JFK Assassination New Information: ‘Drunken’ Secret Service Agents Could Have Saved President Kennedy

Next month marks 51 years since an assassin’s bullets tore through the body of President John Fitzgerald Kennedy’s body and ended his life. Although the Warren Commission concluded that Lee Harvey Oswald killed Kennedy, there have been no shortage of conspiracy theories. A new report suggests that White House Secret Service members charged with protecting JFK during his visit to Dallas, Texas were sleep-deprived from partying the night before President Kennedy’s assassination. Moreover, the new information also suggests nine U.S. Secret Service agents were too drunk to take evasive action.

In the wake of a recent string of alleged missteps with the Secret Service, and on another approaching anniversary of the JFK assassination, Vanity Fair probed into the role the president’s security detail played into his death on November 22, 1963. And what they uncovered from multiple sources and insiders, including former agents assigned to protect Kennedy on that fateful day, was alarming.

The new information about JFK’s assassination centers on charges that nine of 28 agents assigned to protect Kennedy in Dallas spent the night before partying into the early morning hours and drinking alcoholic beverages. Consuming alcohol, no matter how slight, is prohibited in the official Secret Service handbook.

Reportedly, a number of agents went in search of food on November 21, and when they couldn’t locate any late night eateries, they wound up at a “local watering hole called the Cellar.” Pat Kirkwood penned letters slamming rumors Secret Service agents partook in alcohol at his place of business because it was a “dry” bar. However, he recanted his story years later and confessed that the Cellar was a known spot in the city that furnished police and politicians with “booze.”

Agent John Norris offered his take on the agent’s behavior at the time of the fatal shooting. In Bill Sloan’s book, J.F.K.: Breaking the Silence, and also as part of an interview for Vincent Michael Palamara’s book Survivor’s Guilt: The Secret Service and the Failure to Protect President Kennedy, Norris shared his angst.

“Except for George Hickey and Clint Hill, [many of the others] just basically sat there with their thumbs up their butts while the president was gunned down in front of them.”

Perhaps, the most bothersome witness testimony into the Secret Service agent’s behavior came from another agent who was part of the detail, and who overheard something worrisome from another agent who was assigned to protect the president in Texas.

Abraham Bolden was the only African-American agent assigned to the Kennedy detail in Dallas. In the 2008 book, The Echo from Dealey Plaza, Bolden talks about racism aimed at him in the department, and how he was framed and sent to prison in retribution for speaking out about systemic negligence throughout the Service.That day, after Kennedy was assassinated, Bolden was back in his Chicago office where he heard a fellow Secret Service agent cry out.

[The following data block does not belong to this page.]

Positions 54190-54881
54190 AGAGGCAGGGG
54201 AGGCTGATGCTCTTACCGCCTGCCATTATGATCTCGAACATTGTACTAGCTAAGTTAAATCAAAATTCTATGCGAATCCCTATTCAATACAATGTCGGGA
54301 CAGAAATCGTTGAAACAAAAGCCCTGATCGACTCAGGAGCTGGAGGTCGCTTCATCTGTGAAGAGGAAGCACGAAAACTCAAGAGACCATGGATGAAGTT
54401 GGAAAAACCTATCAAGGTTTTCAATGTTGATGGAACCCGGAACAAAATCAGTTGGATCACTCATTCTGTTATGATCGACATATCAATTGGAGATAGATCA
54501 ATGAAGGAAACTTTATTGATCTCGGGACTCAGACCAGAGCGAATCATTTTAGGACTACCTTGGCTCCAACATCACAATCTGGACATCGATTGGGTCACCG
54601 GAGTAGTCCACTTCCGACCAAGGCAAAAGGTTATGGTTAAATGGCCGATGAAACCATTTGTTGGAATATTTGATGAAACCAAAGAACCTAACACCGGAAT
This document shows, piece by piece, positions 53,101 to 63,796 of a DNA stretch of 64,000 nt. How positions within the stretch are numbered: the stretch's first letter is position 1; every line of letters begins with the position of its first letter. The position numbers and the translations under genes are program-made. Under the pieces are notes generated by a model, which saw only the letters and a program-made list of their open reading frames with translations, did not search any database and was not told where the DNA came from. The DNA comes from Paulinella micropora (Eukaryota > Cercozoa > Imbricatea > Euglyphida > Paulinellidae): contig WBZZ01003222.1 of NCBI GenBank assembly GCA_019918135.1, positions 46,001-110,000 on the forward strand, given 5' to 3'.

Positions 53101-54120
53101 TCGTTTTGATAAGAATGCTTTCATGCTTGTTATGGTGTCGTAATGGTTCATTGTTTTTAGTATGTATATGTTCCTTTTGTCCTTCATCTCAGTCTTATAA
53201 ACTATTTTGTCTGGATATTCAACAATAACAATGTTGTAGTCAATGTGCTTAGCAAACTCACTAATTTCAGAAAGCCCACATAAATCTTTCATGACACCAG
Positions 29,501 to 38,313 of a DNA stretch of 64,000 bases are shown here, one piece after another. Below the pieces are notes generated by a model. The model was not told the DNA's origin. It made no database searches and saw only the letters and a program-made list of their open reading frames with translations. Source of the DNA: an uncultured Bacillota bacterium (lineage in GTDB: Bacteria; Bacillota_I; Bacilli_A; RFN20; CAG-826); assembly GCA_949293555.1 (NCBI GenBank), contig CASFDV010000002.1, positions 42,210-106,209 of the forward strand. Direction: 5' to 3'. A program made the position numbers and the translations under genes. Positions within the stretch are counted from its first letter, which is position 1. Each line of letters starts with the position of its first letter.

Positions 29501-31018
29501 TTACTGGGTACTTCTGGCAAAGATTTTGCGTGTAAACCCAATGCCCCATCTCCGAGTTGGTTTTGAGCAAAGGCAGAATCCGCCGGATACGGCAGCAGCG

“I knew it would happen. I told those playboys that someone was going to get the president killed if they kept acting like they did. Now it’s happened.”

Apparently, the words validated what he already knew: Had it not been for partying and drinking the night before, the agents would have not acted in a “lackadaisical” fashion. He shared his opinion with Vanity Fair.


“The biggest problem I ran into with the Secret Service when I was an agent was their constant drinking. When we would get to a place one of the first things they would do was stock up with liquor. They would drink and then we would go to work. Their reflexes were definitely affected by, number one, the loss of sleep and, number two, the fact that [some may have] consumed that amount of alcohol.”

Days after John F. Kennedy was killed, his successor, President Lyndon Johnson, appointed Supreme Court Chief Justice Earl Warren to head up a panel to investigate the JFK assassination. Evidently, when Warren received information of agents staying out late and partying the night before the motorcade was scheduled through downtown Dallas, he was outraged. He questioned the decisions made by the Secret Service the night before Kennedy died.

“Don’t you think that if a man went to bed reasonably early, and hadn’t ben drinking the night before he would be more alert than if he stayed up until three or five o’clock in the morning going to beatnik joints and doing some drinking along the way?”

Seymour M. Hersh, an investigative journalist, noted in his book, The Dark Side of Camelot, that agents were overworked and often worked with little or no sleep before their shifts. He added that the relaxed culture of the Secret Service increased in frequency over the years, and by late 1963, a number of agents were known to regularly frequent bars until late morning hours.

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